Thoughtful children, and the grave
Proves the child ephemeral:
But in my arms till break of day
Let the living creature lie,
Mortal, guilty, but to me
The entirely beautiful.
Soul and body have no bounds:
To lovers as they lie upon
Her tolerant enchanted slope
In their ordinary swoon,
Grave the vision Venus sends
Of supernatural sympathy,
Universal love and hope;
While an abstract insight wakes
Among the glaciers and the rocks
The hermit's carnal ecstasy.
On the stroke of midnight pass
Like vibrations of a bell
And fashionable madmen raise
Their pedantic boring cry:
Every farthing of the cost,
All the dreaded cards foretell,
Shall be paid, but from this night
Not a whisper, not a thought,
Not a kiss nor look be lost.
Beauty, midnight, vision dies:
Let the winds of dawn that blow
Softly round your dreaming head
Such a day of welcome show
Eye and knocking heart may bless,
Find our mortal world enough;
Noons of dryness find you fed
By the involuntary powers,
Nights of insult let you pass
Watched by every human love.
—W. H. Auden (1907-1973)
And he replies:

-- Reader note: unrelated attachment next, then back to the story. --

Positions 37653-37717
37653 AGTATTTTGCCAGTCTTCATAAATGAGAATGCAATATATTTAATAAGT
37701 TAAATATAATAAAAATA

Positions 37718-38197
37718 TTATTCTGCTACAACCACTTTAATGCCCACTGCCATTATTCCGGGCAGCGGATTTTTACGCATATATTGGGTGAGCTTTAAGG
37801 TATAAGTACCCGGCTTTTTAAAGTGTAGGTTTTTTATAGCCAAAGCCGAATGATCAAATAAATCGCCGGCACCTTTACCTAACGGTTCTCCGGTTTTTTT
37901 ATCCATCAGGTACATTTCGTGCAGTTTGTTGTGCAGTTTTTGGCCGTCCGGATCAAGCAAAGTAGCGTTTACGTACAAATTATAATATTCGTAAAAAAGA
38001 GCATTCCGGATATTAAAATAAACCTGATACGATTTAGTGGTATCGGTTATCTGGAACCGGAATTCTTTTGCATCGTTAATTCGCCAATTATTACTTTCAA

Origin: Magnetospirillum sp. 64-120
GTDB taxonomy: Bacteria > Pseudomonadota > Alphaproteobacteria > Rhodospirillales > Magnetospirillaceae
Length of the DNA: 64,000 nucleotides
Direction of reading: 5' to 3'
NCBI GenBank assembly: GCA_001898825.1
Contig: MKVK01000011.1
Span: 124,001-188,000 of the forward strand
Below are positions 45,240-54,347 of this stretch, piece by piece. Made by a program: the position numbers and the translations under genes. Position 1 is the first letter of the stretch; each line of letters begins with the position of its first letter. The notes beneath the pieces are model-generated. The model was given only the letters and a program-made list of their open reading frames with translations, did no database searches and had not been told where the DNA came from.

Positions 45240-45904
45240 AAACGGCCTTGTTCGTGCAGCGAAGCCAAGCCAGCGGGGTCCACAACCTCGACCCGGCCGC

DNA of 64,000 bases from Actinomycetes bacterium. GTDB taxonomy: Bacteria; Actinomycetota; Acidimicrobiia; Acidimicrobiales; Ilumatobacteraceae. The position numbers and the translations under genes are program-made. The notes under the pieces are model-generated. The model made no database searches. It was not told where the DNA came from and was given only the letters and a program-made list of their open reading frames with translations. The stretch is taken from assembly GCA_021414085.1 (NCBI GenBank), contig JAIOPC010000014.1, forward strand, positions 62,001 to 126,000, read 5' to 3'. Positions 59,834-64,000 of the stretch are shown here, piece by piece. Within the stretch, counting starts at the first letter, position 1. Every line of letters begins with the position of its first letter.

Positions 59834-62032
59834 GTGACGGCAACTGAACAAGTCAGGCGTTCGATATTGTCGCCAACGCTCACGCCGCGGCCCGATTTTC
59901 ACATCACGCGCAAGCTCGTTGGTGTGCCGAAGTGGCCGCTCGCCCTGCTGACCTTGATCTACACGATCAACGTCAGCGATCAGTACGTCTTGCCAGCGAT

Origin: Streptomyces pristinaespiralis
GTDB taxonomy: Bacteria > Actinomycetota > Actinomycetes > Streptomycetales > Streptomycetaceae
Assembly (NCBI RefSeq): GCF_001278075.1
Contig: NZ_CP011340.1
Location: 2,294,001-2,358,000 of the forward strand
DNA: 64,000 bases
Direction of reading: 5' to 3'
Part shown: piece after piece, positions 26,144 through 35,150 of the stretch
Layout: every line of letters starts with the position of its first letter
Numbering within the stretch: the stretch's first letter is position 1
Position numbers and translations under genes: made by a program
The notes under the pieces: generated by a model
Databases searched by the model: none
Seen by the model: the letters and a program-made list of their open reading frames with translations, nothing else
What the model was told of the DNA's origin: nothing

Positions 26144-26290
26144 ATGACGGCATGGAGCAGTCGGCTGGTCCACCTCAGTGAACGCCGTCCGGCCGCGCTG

Think not lost, perhaps nearly born.
I recall D.’s heart and being like the drift of the Caribbean sea over the sand, the strand of light that reaches through the clarity of that sea. His touch and his kiss that once expressed a clarity of vision that took me in its sight and held me so that I let go, floated in its buoyant assurance.
I may not know what I am doing but I do know that what I have just written bears itself on the incontrovertible.
I must understand the multiplicity of irreducible people, of the irreducible D., and that my humanity lies therein. We will not have perfection in discourse. But I must seek humanity in discourse. That responsibility weighs heavily on me as I think it should.
And so, I wave. I wait for the sea.